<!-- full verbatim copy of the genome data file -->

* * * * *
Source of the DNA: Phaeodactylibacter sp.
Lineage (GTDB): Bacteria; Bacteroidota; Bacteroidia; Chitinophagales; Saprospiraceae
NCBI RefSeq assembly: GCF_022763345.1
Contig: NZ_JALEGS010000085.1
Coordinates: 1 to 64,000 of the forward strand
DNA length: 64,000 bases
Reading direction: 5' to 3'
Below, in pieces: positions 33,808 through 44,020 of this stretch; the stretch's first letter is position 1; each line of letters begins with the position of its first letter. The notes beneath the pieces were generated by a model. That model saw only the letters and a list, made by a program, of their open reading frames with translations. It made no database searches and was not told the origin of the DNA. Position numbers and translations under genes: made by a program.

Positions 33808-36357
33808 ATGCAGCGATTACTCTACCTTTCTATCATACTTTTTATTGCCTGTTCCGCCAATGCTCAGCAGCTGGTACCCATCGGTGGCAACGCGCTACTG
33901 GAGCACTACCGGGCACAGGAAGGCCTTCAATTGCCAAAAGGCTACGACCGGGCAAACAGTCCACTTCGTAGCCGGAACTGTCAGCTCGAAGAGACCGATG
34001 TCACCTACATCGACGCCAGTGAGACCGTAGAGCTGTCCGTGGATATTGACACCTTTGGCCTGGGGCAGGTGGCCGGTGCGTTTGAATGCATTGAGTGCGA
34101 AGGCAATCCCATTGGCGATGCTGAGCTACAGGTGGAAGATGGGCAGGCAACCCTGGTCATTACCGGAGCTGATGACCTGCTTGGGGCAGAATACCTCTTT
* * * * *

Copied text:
Source of the DNA: Phaeodactylibacter sp.
Lineage (GTDB): Bacteria; Bacteroidota; Bacteroidia; Chitinophagales; Saprospiraceae
NCBI RefSeq assembly: GCF_022763345.1
Contig: NZ_JALEGS010000085.1
Coordinates: 1 to 64,000 of the forward strand
DNA length: 64,000 bases
Reading direction: 5' to 3'
Below, in pieces: positions 33,808 through 44,020 of this stretch; the stretch's first letter is position 1; each line of letters begins with the position of its first letter. The notes beneath the pieces were generated by a model. That model saw only the letters and a list, made by a program, of their open reading frames with translations. It made no database searches and was not told the origin of the DNA. Position numbers and translations under genes: made by a program.

Positions 33808-36357
33808 ATGCAGCGATTACTCTACCTTTCTATCATACTTTTTATTGCCTGTTCCGCCAATGCTCAGCAGCTGGTACCCATCGGTGGCAACGCGCTACTG
33901 GAGCACTACCGGGCACAGGAAGGCCTTCAATTGCCAAAAGGCTACGACCGGGCAAACAGTCCACTTCGTAGCCGGAACTGTCAGCTCGAAGAGACCGATG
34001 TCACCTACATCGACGCCAGTGAGACCGTAGAGCTGTCCGTGGATATTGACACCTTTGGCCTGGGGCAGGTGGCCGGTGCGTTTGAATGCATTGAGTGCGA
34101 AGGCAATCCCATTGGCGATGCTGAGCTACAGGTGGAAGATGGGCAGGCAACCCTGGTCATTACCGGAGCTGATGACCTGCTTGGGGCAGAATACCTCTTT